Law School donation largest from practicing attorney
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Wylie Aitken was only 20 years old when he entered Marquette Law School in the early 1960s.
He arrived there a year earlier than most of his peers — his GPA allowed him early entry to the school after just three years of undergraduate studies at Santa Ana College and Cal State Fullerton. Aitken received the St. Thomas More scholarship, which took care of his tuition and some book costs.
“I just needed to find a place to live and enough money to buy a hamburger,” Aitken said. “If they had not made financing available I wouldn’t have been able to attend a school of such fine quality as Marquette.”
Now Aitken is giving back — with a $2 million donation to the Law School for construction costs of Eckstein Hall, the $85 million, 200,000 square foot structure rising on Tory Hill.
Aitken’s wife Bette followed him to Milwaukee and took a job at New York Life Insurance in downtown Milwaukee. They raised their son Darren at an apartment complex on Silver Spring Drive.
Today, father and son work at the law firm Aitken established in Santa Ana, Calif., three years after graduation from Law School.
He said he drifted away from Marquette until he was contacted by Howard Eisenberg, who was dean of the Law School from 1995 until his death in 2002. They set up a dinner meeting in California, where Eisenberg laid out his vision for the school as “a national law school, and not just a Wisconsin law school,” according to Aitken.
Aitken, who serves on the Law School’s board of advisers, donated a scholarship in honor of Eisenberg. He said he’s also had regular contact with current dean Joseph Kearney, who contacted him when construction for the new building began. Aitken said he had been aware of limitations of the current building, Sensenbrenner Hall.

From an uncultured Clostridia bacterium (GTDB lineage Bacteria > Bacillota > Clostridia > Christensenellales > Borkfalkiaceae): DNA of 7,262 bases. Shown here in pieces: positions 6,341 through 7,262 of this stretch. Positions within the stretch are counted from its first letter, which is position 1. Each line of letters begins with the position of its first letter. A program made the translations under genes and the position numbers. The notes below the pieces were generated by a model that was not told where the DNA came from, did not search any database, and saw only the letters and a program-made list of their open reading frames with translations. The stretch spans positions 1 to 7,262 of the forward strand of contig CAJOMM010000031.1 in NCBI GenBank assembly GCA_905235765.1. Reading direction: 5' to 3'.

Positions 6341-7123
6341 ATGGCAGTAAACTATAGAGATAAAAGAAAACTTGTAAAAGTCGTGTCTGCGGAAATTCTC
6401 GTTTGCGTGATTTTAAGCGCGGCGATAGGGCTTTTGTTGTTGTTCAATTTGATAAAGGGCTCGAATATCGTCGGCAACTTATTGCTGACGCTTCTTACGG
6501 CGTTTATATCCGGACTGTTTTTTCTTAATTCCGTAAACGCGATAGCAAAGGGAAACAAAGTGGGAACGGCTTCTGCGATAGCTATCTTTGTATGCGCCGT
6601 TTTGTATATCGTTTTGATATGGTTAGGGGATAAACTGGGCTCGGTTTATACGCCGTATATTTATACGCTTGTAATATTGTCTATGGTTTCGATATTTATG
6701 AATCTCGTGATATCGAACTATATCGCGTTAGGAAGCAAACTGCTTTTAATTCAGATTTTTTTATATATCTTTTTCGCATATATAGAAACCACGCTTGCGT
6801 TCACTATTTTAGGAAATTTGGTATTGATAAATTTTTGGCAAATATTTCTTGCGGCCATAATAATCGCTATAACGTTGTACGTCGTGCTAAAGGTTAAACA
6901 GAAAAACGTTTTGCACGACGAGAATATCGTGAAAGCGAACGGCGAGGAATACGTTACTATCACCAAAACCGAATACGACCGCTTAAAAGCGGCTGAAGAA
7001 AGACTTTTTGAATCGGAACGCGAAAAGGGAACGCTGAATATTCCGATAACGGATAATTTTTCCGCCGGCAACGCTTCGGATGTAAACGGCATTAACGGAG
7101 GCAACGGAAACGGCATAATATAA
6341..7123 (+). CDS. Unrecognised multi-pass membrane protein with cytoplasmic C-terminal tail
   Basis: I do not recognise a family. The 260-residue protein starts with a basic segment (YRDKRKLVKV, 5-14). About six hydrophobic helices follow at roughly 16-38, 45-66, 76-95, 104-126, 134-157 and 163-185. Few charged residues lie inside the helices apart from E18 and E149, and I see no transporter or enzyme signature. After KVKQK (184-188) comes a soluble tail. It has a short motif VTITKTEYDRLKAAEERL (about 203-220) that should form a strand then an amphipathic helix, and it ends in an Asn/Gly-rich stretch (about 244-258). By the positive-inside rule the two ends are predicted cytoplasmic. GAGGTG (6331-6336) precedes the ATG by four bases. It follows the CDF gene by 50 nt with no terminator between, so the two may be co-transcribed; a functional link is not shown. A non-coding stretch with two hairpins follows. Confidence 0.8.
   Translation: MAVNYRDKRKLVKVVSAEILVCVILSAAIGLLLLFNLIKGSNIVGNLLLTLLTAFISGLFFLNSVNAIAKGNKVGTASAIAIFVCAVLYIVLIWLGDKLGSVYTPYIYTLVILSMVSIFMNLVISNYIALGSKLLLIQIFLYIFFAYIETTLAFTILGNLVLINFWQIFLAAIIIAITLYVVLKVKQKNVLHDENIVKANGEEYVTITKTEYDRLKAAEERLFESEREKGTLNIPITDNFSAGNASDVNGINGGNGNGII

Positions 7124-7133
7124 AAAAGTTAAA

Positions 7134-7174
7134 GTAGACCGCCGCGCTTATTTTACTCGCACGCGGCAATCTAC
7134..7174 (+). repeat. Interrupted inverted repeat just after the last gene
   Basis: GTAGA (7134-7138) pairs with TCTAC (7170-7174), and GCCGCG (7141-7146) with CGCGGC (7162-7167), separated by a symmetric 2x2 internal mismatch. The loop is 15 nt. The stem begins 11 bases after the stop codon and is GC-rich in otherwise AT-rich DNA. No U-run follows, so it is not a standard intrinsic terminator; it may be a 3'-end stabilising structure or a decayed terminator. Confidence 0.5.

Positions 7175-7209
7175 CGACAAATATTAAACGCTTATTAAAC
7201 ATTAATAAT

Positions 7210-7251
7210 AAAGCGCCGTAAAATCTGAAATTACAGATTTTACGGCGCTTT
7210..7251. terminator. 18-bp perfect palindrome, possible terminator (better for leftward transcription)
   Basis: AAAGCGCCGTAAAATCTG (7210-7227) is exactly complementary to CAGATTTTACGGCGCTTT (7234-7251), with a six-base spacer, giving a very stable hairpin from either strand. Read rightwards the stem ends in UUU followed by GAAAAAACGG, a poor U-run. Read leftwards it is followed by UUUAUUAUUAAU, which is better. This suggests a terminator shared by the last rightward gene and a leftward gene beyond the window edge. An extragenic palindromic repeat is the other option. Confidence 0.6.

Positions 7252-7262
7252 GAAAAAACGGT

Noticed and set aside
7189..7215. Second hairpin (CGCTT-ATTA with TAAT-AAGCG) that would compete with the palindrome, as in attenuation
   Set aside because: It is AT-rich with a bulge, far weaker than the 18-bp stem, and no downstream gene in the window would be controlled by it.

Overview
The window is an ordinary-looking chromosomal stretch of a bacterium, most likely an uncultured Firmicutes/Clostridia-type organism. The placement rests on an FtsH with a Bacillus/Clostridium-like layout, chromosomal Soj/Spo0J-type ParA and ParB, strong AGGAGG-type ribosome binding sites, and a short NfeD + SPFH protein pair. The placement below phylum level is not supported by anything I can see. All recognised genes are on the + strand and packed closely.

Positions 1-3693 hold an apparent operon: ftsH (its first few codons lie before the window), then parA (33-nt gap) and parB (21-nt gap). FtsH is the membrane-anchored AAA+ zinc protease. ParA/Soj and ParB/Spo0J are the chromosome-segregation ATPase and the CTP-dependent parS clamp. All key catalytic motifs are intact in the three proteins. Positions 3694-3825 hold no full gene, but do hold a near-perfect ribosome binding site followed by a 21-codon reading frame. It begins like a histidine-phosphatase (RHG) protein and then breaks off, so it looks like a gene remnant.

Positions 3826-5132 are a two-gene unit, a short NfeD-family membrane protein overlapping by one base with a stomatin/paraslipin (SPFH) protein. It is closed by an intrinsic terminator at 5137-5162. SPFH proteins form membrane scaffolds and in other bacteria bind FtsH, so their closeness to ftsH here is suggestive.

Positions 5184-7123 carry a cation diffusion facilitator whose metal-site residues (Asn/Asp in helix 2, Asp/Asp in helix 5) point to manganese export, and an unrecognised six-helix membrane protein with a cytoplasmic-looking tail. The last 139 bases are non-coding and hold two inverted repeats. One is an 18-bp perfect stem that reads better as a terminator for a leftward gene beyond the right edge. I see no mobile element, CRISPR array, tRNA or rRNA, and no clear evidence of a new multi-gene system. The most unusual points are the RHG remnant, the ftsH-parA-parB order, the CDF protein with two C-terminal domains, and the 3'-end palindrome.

“There was a lot of discussion about my involvement,” Aitken said. “It reached a point where my wife and I felt we’ve been very fortunate in our lives, the law has been good to me and I hope I’m good to it. And it seemed like the right time to do it.”
Eckstein Hall’s two-story reading room will be named for the Aitkens, Kearney said in a statement last week. He said the gift is the largest contribution to date from a practicing attorney.
The Aitkens’ gift follows other contributions to the Law School that have been made since Ray and Katherine Eckstein gave $51 million in May 2007. Joseph Zilber, a local real estate developer, donated $30 million to the school — $5 million for the building’s construction and the remainder for student scholarships. The Bradley Foundation and Northwestern Mutual Foundation have each given $1 million.
In total, less than $14 million of the building’s cost remains to be raised, Kearney said.
The Law School hopes to raise that amount by the time the building is dedicated in late summer or early fall, said Mike McChrystal, a Law School professor and chair of strategic planning.
There’s been an “extremely strong response” in donations from Law School alumni who, like Ray Eckstein, Zilber and Aitken, represent the school’s legacy, McChrystal said.
“I think that the building is a tangible expression of a great tradition,” McChrystal said. “(The donations) have reinforced a notion that Marquette Law has a tradition of excellence in legal education.”